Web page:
The overarching objective of this interdisciplinary 2-day witness seminar/conference is to approach the history of AIDS/HIV from two different but intrinsically related methodological directions. Its goal is to comprehend, contextualise, reconstruct and convey the multifarious stories of this pandemic of the recent past and present. The witness seminar, a specialized form of oral history, brings together individuals whose long-term involvement in the fight against AIDS/HIV ranges across different national and international settings. It will offer space for participants to remember, discuss, debate, and even disagree about how AIDS/HIV shaped (and shapes) individual, institutional, national and international politics, policies and ethics. We will explore professional aspects of their work, as well as the reasons for their personal commitment. The seminar is also designed as a training-ground for future historians of medicine. A group of selected students, trained specifically in oral history by Prof Tilli Tansey, will interview and videotape the participants. · Building on the witness seminar, the one-day conference will unite its participants with international scholars working on the representations of AIDS/HIV arising from statistical data, archival, visual and literary materials. The conference objective is twofold: firstly, we will identify different forms of political engagement and health activism. Secondly, we will trace how and why these forms changed over time.
"The transmission and communication of medical knowledge and services 1750-1900: The medical marketplace in the modern period." to be held in Venice on 5-6 March 2010 20 Oct 2009
This two-day workshop will explore the medical marketplace in (200 words) the modern period, particularly the transmission, communication and exchange of medical knowledge and services in regional, national and global settings. Participants will examine the transfer of techniques and knowledge in connection with specific diseases, illnesses and crises, as well as health care and regimen more broadly. The workshop aims to consider the implications these processes have for our understanding of the vibrancy of the medical marketplace in the modern period within and across geographical borders and spaces. By transmission we refer to exchanges involving medical practitioners, male and female, qualified and informal, as well as other agents, such as traders, travellers, migrant groups and patients. The two-day event aims to explore these topics comparatively in an international context, focusing on the period 1750-1900. It will incorporate new and path-breaking work on these themes, and involve established academics and early career researchers. We intend to follow up the workshop with the production of an edited volume.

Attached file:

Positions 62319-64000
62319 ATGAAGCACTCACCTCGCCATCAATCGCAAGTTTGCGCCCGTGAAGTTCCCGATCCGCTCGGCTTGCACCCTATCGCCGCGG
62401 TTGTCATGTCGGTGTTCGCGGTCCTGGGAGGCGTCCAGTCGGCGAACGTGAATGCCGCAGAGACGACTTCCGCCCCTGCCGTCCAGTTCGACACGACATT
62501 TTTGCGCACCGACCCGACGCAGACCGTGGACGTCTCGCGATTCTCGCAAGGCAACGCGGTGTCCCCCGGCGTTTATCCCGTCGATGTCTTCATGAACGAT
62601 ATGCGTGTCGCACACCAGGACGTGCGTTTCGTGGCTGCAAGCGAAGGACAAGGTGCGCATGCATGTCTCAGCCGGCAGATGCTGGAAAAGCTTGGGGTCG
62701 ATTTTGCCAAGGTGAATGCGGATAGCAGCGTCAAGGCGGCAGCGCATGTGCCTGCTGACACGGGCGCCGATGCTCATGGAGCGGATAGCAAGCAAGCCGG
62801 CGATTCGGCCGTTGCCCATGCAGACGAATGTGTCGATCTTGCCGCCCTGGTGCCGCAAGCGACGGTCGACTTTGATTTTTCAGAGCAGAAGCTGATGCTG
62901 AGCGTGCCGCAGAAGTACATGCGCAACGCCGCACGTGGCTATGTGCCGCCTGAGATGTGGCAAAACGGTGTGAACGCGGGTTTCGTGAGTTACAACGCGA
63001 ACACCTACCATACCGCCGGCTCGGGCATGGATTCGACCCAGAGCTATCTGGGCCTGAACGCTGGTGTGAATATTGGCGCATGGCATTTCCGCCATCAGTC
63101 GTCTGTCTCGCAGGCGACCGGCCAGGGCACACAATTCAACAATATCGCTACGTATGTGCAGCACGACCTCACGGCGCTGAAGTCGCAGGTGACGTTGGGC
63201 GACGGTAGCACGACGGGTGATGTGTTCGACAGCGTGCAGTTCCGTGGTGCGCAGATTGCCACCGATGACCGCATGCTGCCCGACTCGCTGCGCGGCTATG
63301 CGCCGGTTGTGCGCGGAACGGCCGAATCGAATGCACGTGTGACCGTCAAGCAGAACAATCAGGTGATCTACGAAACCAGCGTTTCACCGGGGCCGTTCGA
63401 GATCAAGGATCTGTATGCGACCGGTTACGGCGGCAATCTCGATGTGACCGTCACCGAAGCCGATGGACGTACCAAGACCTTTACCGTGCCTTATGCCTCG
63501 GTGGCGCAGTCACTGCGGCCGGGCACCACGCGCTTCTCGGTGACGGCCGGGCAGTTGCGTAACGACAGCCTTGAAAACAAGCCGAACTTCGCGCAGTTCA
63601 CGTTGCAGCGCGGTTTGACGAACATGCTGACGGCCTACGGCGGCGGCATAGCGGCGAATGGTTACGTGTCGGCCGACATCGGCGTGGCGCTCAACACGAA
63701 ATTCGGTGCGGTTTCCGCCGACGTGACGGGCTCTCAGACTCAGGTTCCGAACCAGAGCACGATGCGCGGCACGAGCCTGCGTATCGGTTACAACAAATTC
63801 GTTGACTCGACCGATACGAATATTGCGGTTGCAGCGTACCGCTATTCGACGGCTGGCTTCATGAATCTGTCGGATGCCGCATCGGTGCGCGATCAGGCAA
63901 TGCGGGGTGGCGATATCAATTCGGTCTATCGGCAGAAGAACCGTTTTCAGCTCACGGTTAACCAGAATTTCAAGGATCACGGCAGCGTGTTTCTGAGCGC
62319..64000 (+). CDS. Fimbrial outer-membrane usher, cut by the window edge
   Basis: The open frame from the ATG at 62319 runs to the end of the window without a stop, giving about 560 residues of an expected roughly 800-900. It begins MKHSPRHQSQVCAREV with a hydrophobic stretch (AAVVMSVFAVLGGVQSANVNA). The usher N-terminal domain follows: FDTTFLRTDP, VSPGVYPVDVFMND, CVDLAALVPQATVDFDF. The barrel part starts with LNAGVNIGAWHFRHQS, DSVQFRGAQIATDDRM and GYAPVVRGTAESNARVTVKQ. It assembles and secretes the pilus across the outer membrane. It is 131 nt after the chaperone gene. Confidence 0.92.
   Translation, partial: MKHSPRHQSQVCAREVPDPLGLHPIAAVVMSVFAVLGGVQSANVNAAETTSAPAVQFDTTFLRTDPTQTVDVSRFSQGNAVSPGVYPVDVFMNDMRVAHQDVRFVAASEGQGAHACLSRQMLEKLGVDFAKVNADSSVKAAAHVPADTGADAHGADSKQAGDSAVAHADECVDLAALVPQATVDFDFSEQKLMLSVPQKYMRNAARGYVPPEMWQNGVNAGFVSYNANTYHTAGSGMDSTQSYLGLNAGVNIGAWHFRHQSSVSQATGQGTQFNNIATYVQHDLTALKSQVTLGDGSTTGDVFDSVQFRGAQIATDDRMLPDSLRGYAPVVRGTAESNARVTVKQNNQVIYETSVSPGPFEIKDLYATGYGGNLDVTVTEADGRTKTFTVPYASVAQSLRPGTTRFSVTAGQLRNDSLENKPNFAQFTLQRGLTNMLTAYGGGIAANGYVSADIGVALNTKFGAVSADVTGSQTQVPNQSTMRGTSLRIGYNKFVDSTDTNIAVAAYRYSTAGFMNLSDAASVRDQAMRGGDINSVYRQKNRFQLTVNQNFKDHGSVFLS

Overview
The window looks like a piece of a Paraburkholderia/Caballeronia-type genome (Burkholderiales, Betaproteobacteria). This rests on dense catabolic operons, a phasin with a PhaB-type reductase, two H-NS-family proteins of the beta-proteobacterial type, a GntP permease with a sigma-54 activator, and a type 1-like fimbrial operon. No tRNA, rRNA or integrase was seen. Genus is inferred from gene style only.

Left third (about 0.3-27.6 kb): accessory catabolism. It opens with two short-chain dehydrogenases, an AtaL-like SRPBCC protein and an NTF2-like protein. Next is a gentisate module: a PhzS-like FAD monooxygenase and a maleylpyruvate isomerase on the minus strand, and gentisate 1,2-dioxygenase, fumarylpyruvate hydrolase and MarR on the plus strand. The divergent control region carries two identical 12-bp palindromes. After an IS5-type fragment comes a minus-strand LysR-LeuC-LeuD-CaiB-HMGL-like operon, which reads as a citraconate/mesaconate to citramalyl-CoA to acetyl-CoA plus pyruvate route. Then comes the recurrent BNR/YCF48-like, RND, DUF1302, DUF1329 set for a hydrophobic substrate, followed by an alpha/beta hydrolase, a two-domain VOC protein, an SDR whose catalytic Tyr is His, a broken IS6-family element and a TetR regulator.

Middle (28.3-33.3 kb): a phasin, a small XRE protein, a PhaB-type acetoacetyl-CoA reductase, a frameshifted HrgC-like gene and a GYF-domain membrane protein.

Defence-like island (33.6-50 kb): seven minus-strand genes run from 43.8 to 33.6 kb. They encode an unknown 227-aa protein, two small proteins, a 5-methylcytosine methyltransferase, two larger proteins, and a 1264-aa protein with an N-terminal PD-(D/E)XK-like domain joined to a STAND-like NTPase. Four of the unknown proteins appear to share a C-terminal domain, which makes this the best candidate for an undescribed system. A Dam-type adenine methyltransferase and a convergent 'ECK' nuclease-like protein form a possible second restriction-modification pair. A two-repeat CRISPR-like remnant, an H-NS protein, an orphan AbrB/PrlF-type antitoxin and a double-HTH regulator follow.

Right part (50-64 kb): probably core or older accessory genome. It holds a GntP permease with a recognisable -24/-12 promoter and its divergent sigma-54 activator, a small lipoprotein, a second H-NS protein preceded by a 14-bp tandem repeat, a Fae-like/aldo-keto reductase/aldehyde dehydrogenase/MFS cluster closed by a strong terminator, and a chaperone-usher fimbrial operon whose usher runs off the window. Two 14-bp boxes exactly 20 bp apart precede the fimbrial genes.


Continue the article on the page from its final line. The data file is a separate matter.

The placental glucocorticoid barrier: regulation by corticotropin-releasing hormone (CRH) during inflammation. 27 Jan 2010
During human pregnancy, the placenta expresses complex machinery to dynamically control (and limit) fetal exposure to glucocorticoids. Since this system is sensitive to the actions of inflammatory molecules, we hypothesize that in pregnancies associated with inflammatory disorders, this placental glucocorticoid (GC) barrier might be specifically targeted and that placentally-derived corticotropin-releasing hormone (CRH) might play a key role in adaptation to dysregulated inflammatory responses. The aim of this project is to elucidate the role of CRH in the regulation of placental signalling machinery controlling GC bioactivity in normal placenta and how this system responds to states of inflammatory disease.
The key goal is to establish a formal collaboration in the area of editing Arabic versions of Greek medical text between the Classics departments of the universities of Cairo and Warwick, both of which have a track record in this area. We specifically request funding enabling colleagues to visit the partner institution. Moreover, our joint project requires one PDRA, based at Cairo University, who will edit and study the Arabic version of Galen s On the Affected Parts. The Arabic version compris es some 90,000 words, and therefore constitutes a manageable amount of text to edit and study within the allotted time frame of 36 months. The edition will be based on a manuscripts selected according to the methods of textual criticism. The critical apparatus to be produced will record the major and significant variant readings, and indicate where they shed new light on the Greek text. The Arabic version, thus critically edited, will be entered into Arboreal, a database allowing researchers e asily to access and analyse texts in various versions and languages. The project will work mainly in Unicode and XML. A study will conclude the project and contribute significantly to questions of detail regarding medical history and Graeco-Arabic translation technique.